Dog/Maned Wolf Hybrids

EUGENE M. MCCARTHY, PHD GENETICS

     
“The big red wolf of the South American plains is not closely related to the northern wolves; and it was to me unexpected to find it interbreeding with ordinary domestic dogs.”
—Theodore Roosevelt
Through the Brazilian Wilderness
Teddy Roosevelt Teddy Roosevelt

Maned wolf (Chrysocyon) Maned wolf (Chrysocyon)

The occurrence of hybrids between dog and maned wolf (Canis familiaris × Chrysocyon brachyurus) is poorly documented. There seem to have been no DNA studies of any of the alleged hybrids, nor have there been any formal reports of this cross. However, such information as I have managed to collect on the subject appears below.

In his book Through the Brazilian Wilderness (1921, pp. 76-77), Theodore Roosevelt, who was not only the 26th President of the United States, but also a respected naturalist, says that during his travels in South America he encountered hybrids of the ordinary dog with the maned wolf. The following is an excerpt from his account of a jaguar hunt on the Taquari River in southern Brazil (Rio Grande do Sul): “The dogs were a wild-looking set. Some were of distinctly wolfish appearance. These, we were assured,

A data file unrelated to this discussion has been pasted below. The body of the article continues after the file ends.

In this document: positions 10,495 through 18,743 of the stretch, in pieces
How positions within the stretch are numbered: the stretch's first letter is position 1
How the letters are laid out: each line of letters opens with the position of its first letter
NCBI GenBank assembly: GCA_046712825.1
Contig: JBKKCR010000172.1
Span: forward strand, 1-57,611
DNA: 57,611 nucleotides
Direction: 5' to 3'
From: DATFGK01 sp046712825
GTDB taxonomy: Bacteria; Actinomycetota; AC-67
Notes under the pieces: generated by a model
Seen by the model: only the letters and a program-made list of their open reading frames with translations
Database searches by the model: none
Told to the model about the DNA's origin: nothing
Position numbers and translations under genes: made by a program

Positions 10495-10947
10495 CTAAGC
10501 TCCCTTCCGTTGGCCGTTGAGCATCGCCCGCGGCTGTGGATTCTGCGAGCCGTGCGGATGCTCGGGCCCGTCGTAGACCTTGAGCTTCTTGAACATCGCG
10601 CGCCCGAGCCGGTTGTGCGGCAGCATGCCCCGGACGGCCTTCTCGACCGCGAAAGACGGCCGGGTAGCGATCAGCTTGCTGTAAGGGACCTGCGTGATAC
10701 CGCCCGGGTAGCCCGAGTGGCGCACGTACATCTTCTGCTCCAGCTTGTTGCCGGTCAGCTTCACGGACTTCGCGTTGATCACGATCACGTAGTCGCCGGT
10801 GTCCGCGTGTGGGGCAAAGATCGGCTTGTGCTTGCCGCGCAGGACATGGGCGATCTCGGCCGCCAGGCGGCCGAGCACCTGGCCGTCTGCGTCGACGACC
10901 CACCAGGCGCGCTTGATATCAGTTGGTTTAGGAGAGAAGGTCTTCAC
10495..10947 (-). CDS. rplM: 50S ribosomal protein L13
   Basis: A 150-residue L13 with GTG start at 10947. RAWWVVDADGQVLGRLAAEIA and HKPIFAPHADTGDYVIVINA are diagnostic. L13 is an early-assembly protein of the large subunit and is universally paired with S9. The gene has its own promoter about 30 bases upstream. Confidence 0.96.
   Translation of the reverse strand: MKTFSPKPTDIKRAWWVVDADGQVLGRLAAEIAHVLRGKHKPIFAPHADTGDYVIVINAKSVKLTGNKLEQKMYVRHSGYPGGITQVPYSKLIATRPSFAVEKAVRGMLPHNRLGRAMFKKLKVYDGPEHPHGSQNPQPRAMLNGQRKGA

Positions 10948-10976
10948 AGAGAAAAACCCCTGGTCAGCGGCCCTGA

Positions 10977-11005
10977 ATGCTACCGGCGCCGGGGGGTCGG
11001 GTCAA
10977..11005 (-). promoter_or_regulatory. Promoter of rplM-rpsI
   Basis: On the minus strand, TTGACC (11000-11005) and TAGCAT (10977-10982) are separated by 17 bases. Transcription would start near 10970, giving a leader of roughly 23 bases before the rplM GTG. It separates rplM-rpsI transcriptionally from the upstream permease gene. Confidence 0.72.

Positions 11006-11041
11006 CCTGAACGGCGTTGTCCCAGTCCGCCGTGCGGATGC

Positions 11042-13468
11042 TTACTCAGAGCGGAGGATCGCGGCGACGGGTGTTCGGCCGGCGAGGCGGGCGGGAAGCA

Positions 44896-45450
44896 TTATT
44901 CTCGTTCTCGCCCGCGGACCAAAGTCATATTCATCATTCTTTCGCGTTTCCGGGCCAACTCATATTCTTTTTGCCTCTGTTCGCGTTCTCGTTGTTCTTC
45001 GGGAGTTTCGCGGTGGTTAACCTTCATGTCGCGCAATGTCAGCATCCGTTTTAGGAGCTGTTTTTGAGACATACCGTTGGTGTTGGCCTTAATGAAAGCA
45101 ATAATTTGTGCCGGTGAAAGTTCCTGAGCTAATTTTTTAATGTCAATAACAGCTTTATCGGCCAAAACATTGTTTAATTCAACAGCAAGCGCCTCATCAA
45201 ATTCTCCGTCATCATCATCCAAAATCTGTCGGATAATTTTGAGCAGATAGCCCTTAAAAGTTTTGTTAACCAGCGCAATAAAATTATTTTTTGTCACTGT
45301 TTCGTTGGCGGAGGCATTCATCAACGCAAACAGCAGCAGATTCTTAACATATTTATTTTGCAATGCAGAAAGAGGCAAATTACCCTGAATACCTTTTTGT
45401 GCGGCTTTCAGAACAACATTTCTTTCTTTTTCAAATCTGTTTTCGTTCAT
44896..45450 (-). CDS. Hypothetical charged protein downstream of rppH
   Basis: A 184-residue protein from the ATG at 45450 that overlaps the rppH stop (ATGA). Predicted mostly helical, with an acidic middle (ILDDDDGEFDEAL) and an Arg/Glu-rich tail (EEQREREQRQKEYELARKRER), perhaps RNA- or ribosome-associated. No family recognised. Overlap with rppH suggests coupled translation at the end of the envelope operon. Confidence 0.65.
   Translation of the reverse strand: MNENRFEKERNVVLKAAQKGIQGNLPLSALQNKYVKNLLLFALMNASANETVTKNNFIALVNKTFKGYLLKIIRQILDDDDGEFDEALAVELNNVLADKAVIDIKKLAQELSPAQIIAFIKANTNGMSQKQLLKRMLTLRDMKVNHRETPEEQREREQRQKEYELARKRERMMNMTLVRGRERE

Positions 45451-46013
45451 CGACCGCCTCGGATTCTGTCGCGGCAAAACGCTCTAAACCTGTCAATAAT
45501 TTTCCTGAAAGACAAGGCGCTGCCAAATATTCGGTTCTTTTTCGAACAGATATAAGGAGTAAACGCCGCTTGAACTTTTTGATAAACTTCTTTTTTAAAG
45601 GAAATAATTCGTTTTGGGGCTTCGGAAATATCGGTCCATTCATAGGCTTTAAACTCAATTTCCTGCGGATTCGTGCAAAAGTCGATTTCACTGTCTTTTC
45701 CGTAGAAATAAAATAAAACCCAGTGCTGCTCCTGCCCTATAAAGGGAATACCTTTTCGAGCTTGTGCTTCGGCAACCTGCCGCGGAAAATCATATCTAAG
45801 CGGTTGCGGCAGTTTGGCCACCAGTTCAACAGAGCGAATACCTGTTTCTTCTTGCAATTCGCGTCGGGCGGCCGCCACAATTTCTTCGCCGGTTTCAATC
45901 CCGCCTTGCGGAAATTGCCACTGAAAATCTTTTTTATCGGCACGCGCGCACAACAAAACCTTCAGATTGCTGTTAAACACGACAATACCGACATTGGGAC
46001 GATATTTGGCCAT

were descended in part from the big red wolf [maned wolf] of the neighborhood, a tall, lank animal, with much smaller teeth than a big northern wolf. The domestic dog is undoubtedly descended from at least a dozen different species of wild dogs, wolves, and jackals, some of them probably belonging to what we style different genera. The degree of fecundity or lack of fecundity between different species varies in extraordinary and inexplicable fashion in different families of mammals. In the horse family, for instance, the species are not fertile inter se [actually some equine hybrids are partially fertile]; whereas among the oxen, species seemingly at least as widely separated as the horse, ass, and zebra—species such as the domestic ox, bison, yak, and gaur—breed freely together and their offspring are fertile; the lion and tiger also breed together, and produce offspring which will breed with either parent stock; and tame dogs in different quarters of the world, although all of them fertile inter se, are in many cases obviously blood kin to the neighboring wild, wolf-like or jackal-like creatures which are specifically, and possibly even generically, distinct from one another. The big red wolf of the South American plains is not closely related to the northern wolves; and it was to me unexpected to find it interbreeding with ordinary domestic dogs.

Maned wolf adults weigh 20 to 34 kilograms (44 to 75 lb), about the same as an average dog. The range of Chrysocyon extends over much of southern Brazil, as well as adjacent Argentina, Bolivia and Paraguay. The chromosome count of domestic dogs is 2n=78, whereas that of Chrysocyon is 2n=76. Both have a gestation period of nine weeks.

To the above information can be added a comment from an anonymous, apparently Brazilian, participant in a forum on wolves (www.orkut.com):